Get off my dots!
Arabic dots are diacritics and should be treated as diacritics, period.
Warning, a long and boring reading below.
Pre-Islamic and early Islamic Arabic scripts lacked dots making it highly ambiguous, but this ambiguity was hidden by the low literacy levels and close familiarity with Arabic language. With spread of Islam and Arabic script, this ambiguity became more and more apparent, and ca. 80 AH diacritical dots were introduced to differentiate between similar letter forms.
Understanding this is the first step towards optimum system laying out Arabic text. We need to understand that dots are not integral parts of Arabic letters; they are diacritics, and additional layer above the text, and thus need not to be hard coded into glyph, actually they should not be hard coded at all.
Typically, Arabic fonts today are designed that every letter is a separate entity, for example the three Baa-like letters: ب, ت, ث, are three different entities that are treated separately independent of each other, bearing no relation whatsoever. Why this is a bad thing? Lets take a moderately complex Arabic font: each on of the three have an initial, medial and final forms, then each of form takes a slightly different variant according to glyph around it. So basically, for each variant we had three glyphs that only differ in the number and/or position of dots. Now, we want to make it more aesthetically pleasant, so we added more contextual variants, complicating it more. Now, we want to make it a pan-Arabic font covering all languages using Arabic script, so instead of multiplying the variants by three we now multiply them by 19 (number of Baa like letters in Unicode), not to mention 9 Noon-like and 8 Yaa-like letters that take a Baa-like shape in initial and medial forms. An this is only one family of letters. This, besides exploding number of glyphs in the font, makes it easy for some letters to miss variants other similar letters in the font have, and almost all moderately complex Arabic fonts I've seen suffer from this, making the font inconsistent.
The problems do not stop here. It isn't uncommon that the dots of consecutive letters collision with each other or with adjacent glyphs, especially for aesthetically accepted fonts. With current approaches, the solution is either to ignore it, or design the font so that glyphs never collision even this made them uglier.
The solution? Just go with only natural route; separate the dots from their bases and teat them as they really are: diacritics. This means we don't have 19+ Baa like letters, but a dotless Baa and 19+ ways to apply dots to it. This way the variant substitutions are only performed once on this dotless Baa, then dots are applied to the variants not the other way around. This is not a new invention, it is as old as Arabic printing, if we take a look at Bulaq typecase we see separate dots that are applied to dotless forms by the compositor to obtain less common combinations. But thy also had "pre-composed" forms with dots built into the type, but this is just for practical reasons, since building all letters by applying dots manually is tedious and will be very time consuming, so they had common combination pre-composed but retained the ability to compose any other combination on the fly. We are fortunate that we have computers to do the tedious work for us, so why we don't go extreme and compose all letters on the fly!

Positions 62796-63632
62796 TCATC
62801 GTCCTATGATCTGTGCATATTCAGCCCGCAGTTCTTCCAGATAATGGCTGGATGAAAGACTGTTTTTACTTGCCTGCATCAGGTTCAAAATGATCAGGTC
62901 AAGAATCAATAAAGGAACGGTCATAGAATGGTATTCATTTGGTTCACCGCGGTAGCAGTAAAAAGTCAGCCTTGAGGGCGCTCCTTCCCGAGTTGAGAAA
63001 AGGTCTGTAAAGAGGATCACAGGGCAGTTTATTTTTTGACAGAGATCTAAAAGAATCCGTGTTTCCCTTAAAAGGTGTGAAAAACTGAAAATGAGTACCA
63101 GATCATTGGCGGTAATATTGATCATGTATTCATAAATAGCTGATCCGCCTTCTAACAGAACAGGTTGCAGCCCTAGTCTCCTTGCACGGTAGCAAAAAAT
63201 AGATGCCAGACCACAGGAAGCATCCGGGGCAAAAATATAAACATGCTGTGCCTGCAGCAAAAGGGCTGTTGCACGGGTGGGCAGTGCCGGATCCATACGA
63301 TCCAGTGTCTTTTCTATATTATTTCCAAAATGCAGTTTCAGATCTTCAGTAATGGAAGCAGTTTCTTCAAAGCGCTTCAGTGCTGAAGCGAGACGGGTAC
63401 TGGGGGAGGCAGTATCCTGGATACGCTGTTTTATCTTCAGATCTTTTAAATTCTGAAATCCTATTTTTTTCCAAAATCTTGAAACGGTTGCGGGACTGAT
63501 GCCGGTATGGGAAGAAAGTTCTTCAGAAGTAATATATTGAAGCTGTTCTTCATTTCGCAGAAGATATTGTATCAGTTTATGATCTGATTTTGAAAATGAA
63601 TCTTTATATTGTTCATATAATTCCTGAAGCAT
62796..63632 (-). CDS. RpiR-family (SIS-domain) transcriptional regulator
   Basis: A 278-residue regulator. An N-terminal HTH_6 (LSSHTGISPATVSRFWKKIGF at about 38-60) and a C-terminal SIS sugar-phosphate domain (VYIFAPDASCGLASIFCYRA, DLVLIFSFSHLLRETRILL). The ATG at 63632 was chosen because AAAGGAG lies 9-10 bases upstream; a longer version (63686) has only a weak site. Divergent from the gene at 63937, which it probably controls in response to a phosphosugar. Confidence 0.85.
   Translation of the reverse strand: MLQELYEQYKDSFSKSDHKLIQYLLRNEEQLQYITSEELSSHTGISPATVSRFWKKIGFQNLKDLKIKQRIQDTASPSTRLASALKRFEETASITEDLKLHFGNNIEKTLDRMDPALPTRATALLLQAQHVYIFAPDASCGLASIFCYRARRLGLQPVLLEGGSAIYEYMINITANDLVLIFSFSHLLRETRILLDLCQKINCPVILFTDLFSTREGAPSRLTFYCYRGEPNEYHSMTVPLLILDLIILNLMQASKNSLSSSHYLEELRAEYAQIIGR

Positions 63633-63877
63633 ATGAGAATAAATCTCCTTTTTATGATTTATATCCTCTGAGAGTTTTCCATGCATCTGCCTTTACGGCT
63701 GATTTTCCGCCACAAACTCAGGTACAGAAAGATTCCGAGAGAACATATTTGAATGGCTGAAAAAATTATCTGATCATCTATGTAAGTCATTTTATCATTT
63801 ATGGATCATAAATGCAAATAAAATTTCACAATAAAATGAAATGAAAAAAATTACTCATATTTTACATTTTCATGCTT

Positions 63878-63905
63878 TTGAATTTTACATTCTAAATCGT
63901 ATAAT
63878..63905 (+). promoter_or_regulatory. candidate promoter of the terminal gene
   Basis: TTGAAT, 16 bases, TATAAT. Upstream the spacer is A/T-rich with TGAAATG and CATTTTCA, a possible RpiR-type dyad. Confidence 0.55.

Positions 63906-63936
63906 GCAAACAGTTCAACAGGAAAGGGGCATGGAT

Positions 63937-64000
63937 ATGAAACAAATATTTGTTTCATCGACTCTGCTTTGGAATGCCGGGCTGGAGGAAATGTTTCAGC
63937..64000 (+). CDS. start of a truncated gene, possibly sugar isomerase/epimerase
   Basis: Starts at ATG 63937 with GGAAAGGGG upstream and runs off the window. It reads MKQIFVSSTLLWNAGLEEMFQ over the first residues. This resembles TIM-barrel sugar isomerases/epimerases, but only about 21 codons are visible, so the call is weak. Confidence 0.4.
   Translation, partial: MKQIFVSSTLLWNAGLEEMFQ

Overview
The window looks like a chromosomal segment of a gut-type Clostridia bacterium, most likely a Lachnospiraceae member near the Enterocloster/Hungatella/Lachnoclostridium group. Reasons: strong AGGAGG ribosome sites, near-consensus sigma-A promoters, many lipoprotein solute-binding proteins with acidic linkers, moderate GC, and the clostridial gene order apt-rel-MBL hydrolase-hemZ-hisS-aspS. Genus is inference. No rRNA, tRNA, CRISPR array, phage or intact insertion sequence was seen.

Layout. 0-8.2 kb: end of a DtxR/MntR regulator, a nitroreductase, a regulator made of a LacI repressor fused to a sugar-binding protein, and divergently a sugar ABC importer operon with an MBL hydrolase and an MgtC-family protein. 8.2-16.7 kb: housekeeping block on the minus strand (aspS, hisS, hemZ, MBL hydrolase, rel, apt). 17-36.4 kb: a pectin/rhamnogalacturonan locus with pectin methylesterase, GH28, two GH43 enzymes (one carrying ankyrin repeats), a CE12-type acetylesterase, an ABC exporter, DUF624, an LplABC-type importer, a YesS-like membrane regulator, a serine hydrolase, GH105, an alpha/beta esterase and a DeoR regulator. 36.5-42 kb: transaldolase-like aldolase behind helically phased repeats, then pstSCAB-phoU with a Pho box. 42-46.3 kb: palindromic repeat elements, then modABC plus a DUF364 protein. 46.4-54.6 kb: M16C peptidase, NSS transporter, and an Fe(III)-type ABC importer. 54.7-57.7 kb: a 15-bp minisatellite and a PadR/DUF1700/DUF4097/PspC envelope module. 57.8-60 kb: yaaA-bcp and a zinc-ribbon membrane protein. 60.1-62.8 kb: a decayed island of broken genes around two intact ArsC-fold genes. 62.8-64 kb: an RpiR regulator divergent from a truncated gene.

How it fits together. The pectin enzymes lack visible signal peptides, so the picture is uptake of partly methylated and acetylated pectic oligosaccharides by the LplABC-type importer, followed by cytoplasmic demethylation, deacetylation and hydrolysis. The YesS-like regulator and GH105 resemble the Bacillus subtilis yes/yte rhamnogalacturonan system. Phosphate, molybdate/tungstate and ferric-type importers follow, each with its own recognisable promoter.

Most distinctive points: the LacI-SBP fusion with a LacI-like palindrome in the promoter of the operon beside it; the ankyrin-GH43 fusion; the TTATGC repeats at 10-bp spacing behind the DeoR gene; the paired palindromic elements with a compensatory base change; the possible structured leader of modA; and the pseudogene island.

If any one is interested in the technical details, we use Glyph Composition/Decomposition lookup (ccmp), to decompose each character into base glyph and a dot, so ب is decomposed into ٮ and "one dot below" and أ into ا and "small hamza above" etc. This table if present, will be applied by OpenType layout engine before any other table. This way adding a new Baa-like character is a matter of adding new entry in the "ccmp" table and it'll, magically, enjoy all substitution rules of Baa. The dots are then positioned onto base glyphs using OpenType glyph position table that we already use for vowel marks, and this give us more flexibility to move the position of the dot around, triggered by certain contexts.